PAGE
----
MOMIX dancers in "Marigolds." Photo by Max Pucciarello, courtesy of MOMIX.

MOMIX Artistic Director Moses Pendleton on Letting Costumes Lead the Choreography

For most dancers, the costumes act as the finishing touch. At MOMIX, however, the costumes are just the starting point. In order for the company of dancer-illusionists to become marigolds or stars onstage, founder and artistic director Moses Pendleton sets his movement to the costumes (designed by Phoebe Katzin), letting the sometimes-unconventional designs shape the finished piece.

So, what's it like working on a piece like Paper Trails, where the dancers are costumed in paper that later transforms into a 12-foot dress? We spoke with Pendleton and MOMIX dance captain Sarah Nachbauer to learn all of the details of how they get their concepts from the studio to the stage—and all of the costume mishaps in between.




Coming Up With A Concept

Because the company's pieces are so visual, Pendleton stresses that inspiration can come from almost anywhere—such as his sunflower garden or walks through the woods in Connecticut. Ideas often evolve into something totally different from what he first imagines. "We don't know exactly what something will turn into until we bring in an idea and play with it in the studio," Pendleton says. "For example, Marigolds is a piece in which we saw orange tutus, that when stacked on top of one another, created this magical illusion of transforming the dancer into a flower," he explains. "Our studio is like a creative playground; we give the dancers freedom to experiment," he says.

A Creative Process Based On Collaboration

Amanda Hulen in "Aqua Flora." Photo by Charles Azzopardi.

Determining the right movements to execute the desired shapes and effects means practicing in costumes from the beginning. "The more comfortable you can become with the costume, the less you're thinking about it onstage and the more you can just let your character lead the performance," Nachbauer says. "This takes hours of working in the costume while studying each movement you do to see how it affects the image as a whole."

Overcoming "Disaster" Moments

Sarah Nachbauer in "Echoes of Narcissus." Photo by Charles Azzopardi.

"Everything is trial and error," Pendleton says. Nachbauer agrees, adding that number of costume changes alone can be challenging. "In our current show MOMIX, I personally have eight costume changes with as little as 15 seconds to change into them," she says.

Once changed and onstage, some costumes prove to be more difficult than others. "We have a piece that is UV light dependent, which means that even though you are fully costumed, the audience can only see certain parts of the body," Nachbauer explains. "This kind of costume has to fit perfectly and requires us to concentrate on a specific body part while using our entire body to make the illusion. In another piece, we costume ourselves in paper onto which images are projected. The difficulty there is that paper is obviously fragile and can rip at any time." No matter how much rehearsal they have, "there are certainly times when your costume breaks or fails, but you do your best to keep going and try to have a laugh about it after the show," she says.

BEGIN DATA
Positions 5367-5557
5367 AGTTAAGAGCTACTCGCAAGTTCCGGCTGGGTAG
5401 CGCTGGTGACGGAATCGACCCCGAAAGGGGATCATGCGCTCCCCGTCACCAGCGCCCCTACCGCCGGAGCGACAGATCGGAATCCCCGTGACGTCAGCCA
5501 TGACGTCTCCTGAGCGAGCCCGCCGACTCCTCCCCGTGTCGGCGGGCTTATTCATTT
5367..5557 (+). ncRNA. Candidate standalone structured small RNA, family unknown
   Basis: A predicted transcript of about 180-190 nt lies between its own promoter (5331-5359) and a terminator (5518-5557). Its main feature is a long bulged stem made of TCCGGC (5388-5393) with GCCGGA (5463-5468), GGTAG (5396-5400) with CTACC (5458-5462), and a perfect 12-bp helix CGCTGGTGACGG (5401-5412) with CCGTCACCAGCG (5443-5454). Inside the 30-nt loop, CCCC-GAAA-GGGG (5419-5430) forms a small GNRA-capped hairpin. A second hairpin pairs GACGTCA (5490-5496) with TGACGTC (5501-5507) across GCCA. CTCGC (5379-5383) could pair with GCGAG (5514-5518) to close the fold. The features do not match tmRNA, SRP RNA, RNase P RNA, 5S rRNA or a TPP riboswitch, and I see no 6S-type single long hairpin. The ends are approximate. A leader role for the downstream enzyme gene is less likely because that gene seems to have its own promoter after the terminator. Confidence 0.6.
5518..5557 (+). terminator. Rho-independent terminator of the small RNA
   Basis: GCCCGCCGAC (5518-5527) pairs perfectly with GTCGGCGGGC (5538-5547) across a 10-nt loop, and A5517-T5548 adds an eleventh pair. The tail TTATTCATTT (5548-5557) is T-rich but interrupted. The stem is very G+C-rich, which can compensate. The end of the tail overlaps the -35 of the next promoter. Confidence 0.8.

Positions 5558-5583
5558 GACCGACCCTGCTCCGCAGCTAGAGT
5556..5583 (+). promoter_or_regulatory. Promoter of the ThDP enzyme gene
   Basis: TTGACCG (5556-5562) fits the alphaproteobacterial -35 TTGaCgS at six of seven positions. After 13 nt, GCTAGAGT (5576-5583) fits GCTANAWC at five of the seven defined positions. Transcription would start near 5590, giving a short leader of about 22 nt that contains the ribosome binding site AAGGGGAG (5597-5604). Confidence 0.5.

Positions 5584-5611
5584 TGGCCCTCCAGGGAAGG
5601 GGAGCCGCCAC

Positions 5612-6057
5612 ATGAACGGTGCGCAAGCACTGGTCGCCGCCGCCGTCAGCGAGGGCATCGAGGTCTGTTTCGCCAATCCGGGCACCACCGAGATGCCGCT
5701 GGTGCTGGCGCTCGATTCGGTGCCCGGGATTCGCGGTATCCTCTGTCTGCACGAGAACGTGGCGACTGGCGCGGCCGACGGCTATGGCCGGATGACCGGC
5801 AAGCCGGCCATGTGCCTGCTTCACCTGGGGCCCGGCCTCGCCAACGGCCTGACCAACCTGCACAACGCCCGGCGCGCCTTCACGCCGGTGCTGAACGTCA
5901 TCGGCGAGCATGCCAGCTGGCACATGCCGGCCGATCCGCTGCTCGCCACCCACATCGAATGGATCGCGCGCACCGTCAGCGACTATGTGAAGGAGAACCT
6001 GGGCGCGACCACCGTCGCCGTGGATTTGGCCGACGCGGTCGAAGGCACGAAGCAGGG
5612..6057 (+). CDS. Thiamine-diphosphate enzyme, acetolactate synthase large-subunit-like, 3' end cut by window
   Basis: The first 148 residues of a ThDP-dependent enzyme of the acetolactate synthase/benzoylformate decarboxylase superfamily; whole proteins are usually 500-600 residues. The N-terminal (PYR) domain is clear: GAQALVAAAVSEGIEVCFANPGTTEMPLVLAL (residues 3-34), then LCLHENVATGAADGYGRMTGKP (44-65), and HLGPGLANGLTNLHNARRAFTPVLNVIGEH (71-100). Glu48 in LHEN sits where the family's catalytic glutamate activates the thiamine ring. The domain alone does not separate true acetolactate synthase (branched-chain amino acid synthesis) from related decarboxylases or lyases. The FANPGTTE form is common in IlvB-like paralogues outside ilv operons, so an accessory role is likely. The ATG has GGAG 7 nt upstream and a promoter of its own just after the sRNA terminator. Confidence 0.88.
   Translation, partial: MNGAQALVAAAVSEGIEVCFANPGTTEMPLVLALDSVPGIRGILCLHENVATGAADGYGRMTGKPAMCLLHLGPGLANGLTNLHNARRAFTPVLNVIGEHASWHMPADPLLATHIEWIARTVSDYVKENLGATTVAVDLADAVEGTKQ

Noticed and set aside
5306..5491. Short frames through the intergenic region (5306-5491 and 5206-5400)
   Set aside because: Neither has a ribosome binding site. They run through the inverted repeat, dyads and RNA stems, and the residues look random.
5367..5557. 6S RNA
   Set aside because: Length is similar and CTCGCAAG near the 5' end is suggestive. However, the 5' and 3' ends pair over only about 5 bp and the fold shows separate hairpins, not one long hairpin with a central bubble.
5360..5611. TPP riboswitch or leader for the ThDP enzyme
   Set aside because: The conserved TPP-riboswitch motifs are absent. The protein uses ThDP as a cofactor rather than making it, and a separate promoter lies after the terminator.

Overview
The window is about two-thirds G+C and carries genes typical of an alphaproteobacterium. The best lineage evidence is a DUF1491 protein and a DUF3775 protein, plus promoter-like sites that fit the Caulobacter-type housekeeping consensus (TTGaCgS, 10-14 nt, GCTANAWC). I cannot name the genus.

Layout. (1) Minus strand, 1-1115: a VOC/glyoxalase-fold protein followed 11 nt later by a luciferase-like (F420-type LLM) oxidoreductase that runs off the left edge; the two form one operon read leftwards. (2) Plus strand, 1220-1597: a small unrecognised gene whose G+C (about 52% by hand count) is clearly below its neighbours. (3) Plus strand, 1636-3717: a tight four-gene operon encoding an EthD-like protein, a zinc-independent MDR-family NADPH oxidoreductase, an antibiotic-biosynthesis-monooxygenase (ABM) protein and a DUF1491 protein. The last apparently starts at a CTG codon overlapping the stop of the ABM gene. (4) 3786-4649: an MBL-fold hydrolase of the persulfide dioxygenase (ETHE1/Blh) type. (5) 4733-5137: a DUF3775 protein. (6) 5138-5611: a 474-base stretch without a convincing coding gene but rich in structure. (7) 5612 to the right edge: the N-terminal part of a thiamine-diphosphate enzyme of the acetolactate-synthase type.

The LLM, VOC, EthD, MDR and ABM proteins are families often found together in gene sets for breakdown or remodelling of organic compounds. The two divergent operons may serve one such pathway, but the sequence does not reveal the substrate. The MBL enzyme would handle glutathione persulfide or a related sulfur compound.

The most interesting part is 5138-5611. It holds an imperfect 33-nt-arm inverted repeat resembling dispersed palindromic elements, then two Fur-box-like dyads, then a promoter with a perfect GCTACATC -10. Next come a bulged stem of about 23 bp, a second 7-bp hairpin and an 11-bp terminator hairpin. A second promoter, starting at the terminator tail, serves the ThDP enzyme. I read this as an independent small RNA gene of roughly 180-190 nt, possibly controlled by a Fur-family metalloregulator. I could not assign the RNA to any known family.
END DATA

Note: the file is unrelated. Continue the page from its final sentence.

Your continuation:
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Courtesy Ava Noble

Go Behind the Scenes of USC Kaufman’s Virtual Dance Festival

Now more than ever, the students of USC Glorya Kaufman School of Dance are embodying their program's vision: "The New Movement."

As the coronavirus pandemic stretches on, the dance world continues to be faced with unprecedented challenges, but USC Kaufman's faculty and BFA students haven't shied away from them. While many schools have had to cancel events or scale them back to live-from-my-living-room streams, USC Kaufman has embraced the situation and taken on impressive endeavors, like expanding its online recruitment efforts.

November 1 to 13, USC Kaufman will present A/Part To/Gather, a virtual festival featuring world premieres from esteemed faculty and guest choreographers, student dance films and much more. All semester long, they've rehearsed via Zoom from their respective student apartments or hometowns. And they haven't solely been dancing. "You have a rehearsal process, and then a filming process, and a production process of putting it together," says assistant professor of practice Jennifer McQuiston Lott of the prerecorded and professionally edited festival.

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